NHL lockout: League cancels two weeks of regular season, including three Leaf home games

NHL lockout: League cancels two weeks of regular season, including three Leaf home games

Published on Thursday October 04, 2012  Kevin McGran Sports Reporter
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It’s the No Hockey League.
With no talks planned and no end in sight to the lockout, the NHL has cancelled the first two weeks of the season.
“We were extremely disappointed to have to make today’s announcement.
The game deserves better, the fans deserve better and the people who derive income from their connection to the NHL deserve better,” NHL deputy commissioner Bill Daly said in a release. “We remain committed to doing everything in our power to forge an agreement that is fair to the players, fair to the teams and good for our fans.

“This is not about ‘winning’ or ‘losing’ a negotiation. This is about finding a solution that preserves the long-term health and stability of the league and the game.
We are committed to getting this done.”
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In all, 82 games were cancelled between Oct. 11 and Oct. 24. The Maple Leafs lost four games, including three at home. The Leafs — the highest earning team in the 30-team league — earn an estimated $2 million a game at the Air Canada Centre in terms of ticket sales and concessions.
“The decision to cancel the first two weeks of the NHL season is the unilateral choice of the NHL owners,” Donald Fehr, the executive director of the NHL Players Association, said in a release. “If the owners truly cared about the game and the fans, they would lift the lockout and allow the season to begin on time while negotiations continue.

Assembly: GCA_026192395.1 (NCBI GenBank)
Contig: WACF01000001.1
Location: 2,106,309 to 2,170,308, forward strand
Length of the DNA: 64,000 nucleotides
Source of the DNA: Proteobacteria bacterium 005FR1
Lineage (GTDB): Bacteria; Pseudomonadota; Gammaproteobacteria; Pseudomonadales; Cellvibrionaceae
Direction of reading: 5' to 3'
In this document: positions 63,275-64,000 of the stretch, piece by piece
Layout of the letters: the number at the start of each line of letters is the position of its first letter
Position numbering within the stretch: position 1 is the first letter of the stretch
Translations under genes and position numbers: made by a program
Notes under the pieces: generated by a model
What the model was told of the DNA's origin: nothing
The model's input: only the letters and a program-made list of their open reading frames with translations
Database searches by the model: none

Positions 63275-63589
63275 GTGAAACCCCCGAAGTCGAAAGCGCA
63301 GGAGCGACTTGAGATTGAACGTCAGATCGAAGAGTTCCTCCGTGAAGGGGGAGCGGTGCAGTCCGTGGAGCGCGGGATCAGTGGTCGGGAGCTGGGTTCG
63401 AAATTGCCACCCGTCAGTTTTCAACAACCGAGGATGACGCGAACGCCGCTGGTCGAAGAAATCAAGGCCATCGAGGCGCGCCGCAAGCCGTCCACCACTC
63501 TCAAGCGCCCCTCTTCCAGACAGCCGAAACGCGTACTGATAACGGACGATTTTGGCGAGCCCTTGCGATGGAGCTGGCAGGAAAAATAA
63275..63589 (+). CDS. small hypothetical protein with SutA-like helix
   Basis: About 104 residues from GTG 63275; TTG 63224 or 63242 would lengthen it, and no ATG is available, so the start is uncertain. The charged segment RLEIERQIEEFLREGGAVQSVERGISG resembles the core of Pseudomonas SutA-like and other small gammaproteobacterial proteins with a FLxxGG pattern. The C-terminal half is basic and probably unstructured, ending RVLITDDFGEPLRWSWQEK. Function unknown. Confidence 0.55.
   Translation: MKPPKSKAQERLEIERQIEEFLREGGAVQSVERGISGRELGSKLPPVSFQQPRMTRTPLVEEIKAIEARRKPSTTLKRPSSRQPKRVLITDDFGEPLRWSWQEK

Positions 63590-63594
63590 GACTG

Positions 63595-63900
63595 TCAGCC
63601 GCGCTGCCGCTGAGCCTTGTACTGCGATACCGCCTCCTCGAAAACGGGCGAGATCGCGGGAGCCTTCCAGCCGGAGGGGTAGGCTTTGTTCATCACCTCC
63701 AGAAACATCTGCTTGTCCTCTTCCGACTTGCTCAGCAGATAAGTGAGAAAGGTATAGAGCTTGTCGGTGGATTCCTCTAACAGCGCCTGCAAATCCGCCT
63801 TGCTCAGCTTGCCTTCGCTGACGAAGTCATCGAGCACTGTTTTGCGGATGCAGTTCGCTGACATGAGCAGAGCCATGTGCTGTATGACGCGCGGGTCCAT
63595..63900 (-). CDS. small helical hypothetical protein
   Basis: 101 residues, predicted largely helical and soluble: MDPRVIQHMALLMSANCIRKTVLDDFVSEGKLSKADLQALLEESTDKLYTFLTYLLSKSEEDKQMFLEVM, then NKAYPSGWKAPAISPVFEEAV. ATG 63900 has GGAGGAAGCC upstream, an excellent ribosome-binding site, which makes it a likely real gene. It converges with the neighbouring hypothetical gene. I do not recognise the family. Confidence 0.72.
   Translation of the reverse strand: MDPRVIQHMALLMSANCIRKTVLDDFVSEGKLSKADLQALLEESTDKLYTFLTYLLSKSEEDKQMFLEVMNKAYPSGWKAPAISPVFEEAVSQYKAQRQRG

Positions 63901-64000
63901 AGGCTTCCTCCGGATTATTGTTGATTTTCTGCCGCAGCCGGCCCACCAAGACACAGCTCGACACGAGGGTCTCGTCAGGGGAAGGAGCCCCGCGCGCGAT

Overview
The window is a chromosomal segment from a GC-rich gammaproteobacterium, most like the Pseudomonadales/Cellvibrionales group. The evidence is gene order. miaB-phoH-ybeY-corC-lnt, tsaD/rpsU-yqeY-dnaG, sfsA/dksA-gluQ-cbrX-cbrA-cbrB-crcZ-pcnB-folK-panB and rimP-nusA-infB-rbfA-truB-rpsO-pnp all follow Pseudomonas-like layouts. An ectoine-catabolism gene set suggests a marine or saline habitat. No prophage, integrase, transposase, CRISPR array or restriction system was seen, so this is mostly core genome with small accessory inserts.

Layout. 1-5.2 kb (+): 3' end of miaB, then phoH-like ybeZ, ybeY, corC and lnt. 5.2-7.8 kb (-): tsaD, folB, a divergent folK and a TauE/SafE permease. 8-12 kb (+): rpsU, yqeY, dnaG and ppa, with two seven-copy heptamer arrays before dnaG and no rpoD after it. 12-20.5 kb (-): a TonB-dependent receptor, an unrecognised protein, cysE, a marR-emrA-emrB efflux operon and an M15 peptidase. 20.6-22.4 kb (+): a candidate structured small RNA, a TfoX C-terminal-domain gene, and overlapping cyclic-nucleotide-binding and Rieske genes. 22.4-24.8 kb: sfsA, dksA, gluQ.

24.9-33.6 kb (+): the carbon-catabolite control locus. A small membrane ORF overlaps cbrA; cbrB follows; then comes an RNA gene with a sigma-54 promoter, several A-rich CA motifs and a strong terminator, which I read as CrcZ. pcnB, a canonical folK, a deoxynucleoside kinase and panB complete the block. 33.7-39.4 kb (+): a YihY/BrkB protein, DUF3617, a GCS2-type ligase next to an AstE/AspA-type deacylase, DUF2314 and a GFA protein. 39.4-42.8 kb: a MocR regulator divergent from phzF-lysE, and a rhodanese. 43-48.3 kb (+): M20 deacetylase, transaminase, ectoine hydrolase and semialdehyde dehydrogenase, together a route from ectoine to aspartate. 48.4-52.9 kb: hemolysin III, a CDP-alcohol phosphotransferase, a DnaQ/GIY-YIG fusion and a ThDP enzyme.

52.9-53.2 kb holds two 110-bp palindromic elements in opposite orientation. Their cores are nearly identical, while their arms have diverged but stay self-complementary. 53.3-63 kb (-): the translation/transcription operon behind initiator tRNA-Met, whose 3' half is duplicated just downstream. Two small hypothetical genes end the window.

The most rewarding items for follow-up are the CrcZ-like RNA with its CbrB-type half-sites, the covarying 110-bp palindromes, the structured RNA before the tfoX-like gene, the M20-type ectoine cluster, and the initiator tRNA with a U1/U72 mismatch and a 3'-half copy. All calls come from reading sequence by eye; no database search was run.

“A lockout should be the last resort in bargaining, not the strategy of first resort. For nearly 20 years, the owners have elected to lockout the players in an effort to secure massive concessions.
This is the third lockout of the tenure of Gary Bettman as commissioner. During the first two — one that cost the entire 2004-05 season and one that cut just about in half the 1994-95 season — cost fans 1,698 games.
There remained some hope, but not a lot of confidence, that the missing games could be rescheduled into an 83-game schedule if the two sides can quickly come to an agreement.
“If and when we reach an agreement with the Players’ Association, we will have to work with them on a way to reconfigure the schedule,” Daly told The Star in an email. “Obviously, lots of considerations will be involved, including most importantly what can be done consistent with the health and safety of our players.”
The league, which generated $3.3 billion in revenue last season, recently said it lost $100 million due to the cancellation of the entire pre-season.
The two sides have met on some secondary issues in the last two weeks, but neither side is willing to budge on core economic issues. The NHL is looking for salary rollbacks. The NHLPA wants the league to honour contracts as they were signed, without rollbacks.

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